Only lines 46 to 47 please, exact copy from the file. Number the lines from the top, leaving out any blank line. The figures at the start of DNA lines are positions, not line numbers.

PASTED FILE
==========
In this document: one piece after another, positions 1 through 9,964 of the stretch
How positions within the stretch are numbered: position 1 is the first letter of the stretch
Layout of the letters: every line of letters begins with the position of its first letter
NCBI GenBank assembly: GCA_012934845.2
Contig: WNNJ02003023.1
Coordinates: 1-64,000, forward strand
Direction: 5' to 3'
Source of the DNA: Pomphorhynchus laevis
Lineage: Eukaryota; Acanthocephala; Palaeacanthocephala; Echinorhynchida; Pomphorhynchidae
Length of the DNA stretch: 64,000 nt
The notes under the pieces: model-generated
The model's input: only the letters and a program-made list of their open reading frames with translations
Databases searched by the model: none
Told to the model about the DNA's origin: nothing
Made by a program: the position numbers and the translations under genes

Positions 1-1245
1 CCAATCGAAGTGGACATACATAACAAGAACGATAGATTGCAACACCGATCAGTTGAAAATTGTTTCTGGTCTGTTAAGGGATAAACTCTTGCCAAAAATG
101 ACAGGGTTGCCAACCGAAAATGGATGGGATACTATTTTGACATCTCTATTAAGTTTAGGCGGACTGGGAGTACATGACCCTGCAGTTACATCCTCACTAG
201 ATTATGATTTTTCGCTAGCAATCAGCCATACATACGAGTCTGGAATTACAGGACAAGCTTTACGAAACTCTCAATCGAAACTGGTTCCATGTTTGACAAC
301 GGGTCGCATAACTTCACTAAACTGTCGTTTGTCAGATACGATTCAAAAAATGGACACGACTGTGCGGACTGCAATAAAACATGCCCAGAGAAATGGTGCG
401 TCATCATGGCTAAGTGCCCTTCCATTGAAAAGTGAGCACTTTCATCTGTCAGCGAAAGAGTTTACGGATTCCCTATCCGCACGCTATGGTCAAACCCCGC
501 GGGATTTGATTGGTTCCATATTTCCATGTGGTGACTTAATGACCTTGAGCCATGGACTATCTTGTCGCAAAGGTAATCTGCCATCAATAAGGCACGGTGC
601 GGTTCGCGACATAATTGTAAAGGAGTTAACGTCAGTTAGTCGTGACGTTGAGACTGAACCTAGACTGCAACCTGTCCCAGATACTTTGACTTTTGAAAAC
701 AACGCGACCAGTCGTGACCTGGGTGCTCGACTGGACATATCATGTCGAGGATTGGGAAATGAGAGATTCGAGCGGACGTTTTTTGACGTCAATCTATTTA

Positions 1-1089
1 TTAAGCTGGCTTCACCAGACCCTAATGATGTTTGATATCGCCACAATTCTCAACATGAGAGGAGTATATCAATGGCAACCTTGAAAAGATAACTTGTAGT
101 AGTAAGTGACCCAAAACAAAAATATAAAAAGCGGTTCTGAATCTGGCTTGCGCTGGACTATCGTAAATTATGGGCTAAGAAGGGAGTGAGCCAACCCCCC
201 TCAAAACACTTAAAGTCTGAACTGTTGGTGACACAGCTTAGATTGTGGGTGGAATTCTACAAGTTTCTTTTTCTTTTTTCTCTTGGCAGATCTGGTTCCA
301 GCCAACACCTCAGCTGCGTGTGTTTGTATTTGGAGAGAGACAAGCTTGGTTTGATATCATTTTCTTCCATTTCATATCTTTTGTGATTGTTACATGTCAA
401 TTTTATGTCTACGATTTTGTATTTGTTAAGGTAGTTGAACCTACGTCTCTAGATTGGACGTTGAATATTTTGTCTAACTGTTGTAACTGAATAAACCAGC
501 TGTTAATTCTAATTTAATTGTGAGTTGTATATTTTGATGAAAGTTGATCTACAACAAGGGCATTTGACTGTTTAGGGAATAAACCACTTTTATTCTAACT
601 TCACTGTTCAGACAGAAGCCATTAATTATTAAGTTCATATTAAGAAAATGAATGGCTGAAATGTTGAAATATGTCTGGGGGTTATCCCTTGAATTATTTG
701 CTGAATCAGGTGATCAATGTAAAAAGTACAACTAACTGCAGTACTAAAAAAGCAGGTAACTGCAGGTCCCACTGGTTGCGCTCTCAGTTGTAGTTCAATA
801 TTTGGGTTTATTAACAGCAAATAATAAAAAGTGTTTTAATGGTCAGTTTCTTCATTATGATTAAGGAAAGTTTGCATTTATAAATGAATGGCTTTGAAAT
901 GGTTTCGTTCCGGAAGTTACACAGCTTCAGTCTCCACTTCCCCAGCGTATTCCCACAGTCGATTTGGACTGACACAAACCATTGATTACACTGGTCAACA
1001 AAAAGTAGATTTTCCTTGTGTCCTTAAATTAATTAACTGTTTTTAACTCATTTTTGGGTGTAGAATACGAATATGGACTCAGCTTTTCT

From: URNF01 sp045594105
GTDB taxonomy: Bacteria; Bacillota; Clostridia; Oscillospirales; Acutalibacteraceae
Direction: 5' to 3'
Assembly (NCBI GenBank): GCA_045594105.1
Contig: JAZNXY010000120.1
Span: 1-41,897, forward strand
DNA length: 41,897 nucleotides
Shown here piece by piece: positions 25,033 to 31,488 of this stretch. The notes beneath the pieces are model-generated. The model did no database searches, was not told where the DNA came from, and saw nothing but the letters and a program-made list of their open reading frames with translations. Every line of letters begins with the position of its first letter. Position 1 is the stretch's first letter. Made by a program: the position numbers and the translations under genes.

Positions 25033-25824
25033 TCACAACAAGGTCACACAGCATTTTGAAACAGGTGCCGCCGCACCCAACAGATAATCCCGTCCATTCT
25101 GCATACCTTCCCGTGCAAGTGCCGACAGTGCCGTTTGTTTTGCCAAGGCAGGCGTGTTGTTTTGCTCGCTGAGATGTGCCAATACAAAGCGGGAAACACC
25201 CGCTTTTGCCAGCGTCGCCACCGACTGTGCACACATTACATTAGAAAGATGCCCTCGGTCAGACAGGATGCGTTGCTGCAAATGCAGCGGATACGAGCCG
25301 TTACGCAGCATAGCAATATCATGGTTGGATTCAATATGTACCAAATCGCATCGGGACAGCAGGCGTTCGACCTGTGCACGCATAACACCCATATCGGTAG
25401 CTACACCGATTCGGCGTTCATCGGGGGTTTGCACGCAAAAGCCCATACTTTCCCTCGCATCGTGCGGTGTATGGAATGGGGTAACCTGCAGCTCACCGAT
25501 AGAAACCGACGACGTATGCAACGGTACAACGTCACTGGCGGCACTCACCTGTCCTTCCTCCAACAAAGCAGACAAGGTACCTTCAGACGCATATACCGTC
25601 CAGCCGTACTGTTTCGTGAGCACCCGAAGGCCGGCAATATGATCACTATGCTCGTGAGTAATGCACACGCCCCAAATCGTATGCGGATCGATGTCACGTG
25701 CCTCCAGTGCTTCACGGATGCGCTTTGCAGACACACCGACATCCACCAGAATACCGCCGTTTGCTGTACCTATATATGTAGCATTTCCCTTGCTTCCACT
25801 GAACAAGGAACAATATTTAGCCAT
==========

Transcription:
25033 TCACAACAAGGTCACACAGCATTTTGAAACAGGTGCCGCCGCACCCAACAGATAATCCCGTCCATTCT
25101 GCATACCTTCCCGTGCAAGTGCCGACAGTGCCGTTTGTTTTGCCAAGGCAGGCGTGTTGTTTTGCTCGCTGAGATGTGCCAATACAAAGCGGGAAACACC